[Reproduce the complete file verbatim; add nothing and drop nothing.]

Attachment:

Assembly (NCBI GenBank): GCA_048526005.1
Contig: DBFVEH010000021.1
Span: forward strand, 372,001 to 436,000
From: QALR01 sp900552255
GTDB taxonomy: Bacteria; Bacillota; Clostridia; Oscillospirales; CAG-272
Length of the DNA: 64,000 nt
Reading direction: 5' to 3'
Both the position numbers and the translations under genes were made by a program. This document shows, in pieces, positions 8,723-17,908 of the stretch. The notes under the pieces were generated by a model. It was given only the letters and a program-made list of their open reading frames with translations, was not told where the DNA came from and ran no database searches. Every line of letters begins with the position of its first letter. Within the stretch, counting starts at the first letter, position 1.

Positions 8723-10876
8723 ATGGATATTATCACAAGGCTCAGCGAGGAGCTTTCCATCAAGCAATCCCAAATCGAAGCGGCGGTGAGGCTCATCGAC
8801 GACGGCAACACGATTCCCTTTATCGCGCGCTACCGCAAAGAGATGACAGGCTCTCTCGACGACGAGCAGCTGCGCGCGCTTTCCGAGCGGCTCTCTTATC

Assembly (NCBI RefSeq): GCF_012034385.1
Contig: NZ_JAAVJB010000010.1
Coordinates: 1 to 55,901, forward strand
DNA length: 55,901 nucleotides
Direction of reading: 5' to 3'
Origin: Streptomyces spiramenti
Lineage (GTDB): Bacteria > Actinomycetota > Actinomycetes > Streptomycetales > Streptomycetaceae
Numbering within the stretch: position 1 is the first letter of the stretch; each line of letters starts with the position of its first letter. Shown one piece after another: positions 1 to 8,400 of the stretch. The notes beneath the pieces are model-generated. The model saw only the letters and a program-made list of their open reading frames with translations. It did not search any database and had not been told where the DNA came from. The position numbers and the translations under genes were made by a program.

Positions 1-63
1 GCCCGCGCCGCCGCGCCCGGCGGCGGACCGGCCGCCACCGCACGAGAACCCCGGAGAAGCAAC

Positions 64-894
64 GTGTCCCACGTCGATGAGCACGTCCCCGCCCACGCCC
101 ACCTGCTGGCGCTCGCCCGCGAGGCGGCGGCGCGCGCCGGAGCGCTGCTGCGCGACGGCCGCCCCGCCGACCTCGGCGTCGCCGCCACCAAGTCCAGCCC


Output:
Assembly (NCBI GenBank): GCA_048526005.1
Contig: DBFVEH010000021.1
Span: forward strand, 372,001 to 436,000
From: QALR01 sp900552255
GTDB taxonomy: Bacteria; Bacillota; Clostridia; Oscillospirales; CAG-272
Length of the DNA: 64,000 nt
Reading direction: 5' to 3'
Both the position numbers and the translations under genes were made by a program. This document shows, in pieces, positions 8,723-17,908 of the stretch. The notes under the pieces were generated by a model. It was given only the letters and a program-made list of their open reading frames with translations, was not told where the DNA came from and ran no database searches. Every line of letters begins with the position of its first letter. Within the stretch, counting starts at the first letter, position 1.

Positions 8723-10876
8723 ATGGATATTATCACAAGGCTCAGCGAGGAGCTTTCCATCAAGCAATCCCAAATCGAAGCGGCGGTGAGGCTCATCGAC
8801 GACGGCAACACGATTCCCTTTATCGCGCGCTACCGCAAAGAGATGACAGGCTCTCTCGACGACGAGCAGCTGCGCGCGCTTTCCGAGCGGCTCTCTTATC

Assembly (NCBI RefSeq): GCF_012034385.1
Contig: NZ_JAAVJB010000010.1
Coordinates: 1 to 55,901, forward strand
DNA length: 55,901 nucleotides
Direction of reading: 5' to 3'
Origin: Streptomyces spiramenti
Lineage (GTDB): Bacteria > Actinomycetota > Actinomycetes > Streptomycetales > Streptomycetaceae
Numbering within the stretch: position 1 is the first letter of the stretch; each line of letters starts with the position of its first letter. Shown one piece after another: positions 1 to 8,400 of the stretch. The notes beneath the pieces are model-generated. The model saw only the letters and a program-made list of their open reading frames with translations. It did not search any database and had not been told where the DNA came from. The position numbers and the translations under genes were made by a program.

Positions 1-63
1 GCCCGCGCCGCCGCGCCCGGCGGCGGACCGGCCGCCACCGCACGAGAACCCCGGAGAAGCAAC

Positions 64-894
64 GTGTCCCACGTCGATGAGCACGTCCCCGCCCACGCCC
101 ACCTGCTGGCGCTCGCCCGCGAGGCGGCGGCGCGCGCCGGAGCGCTGCTGCGCGACGGCCGCCCCGCCGACCTCGGCGTCGCCGCCACCAAGTCCAGCCC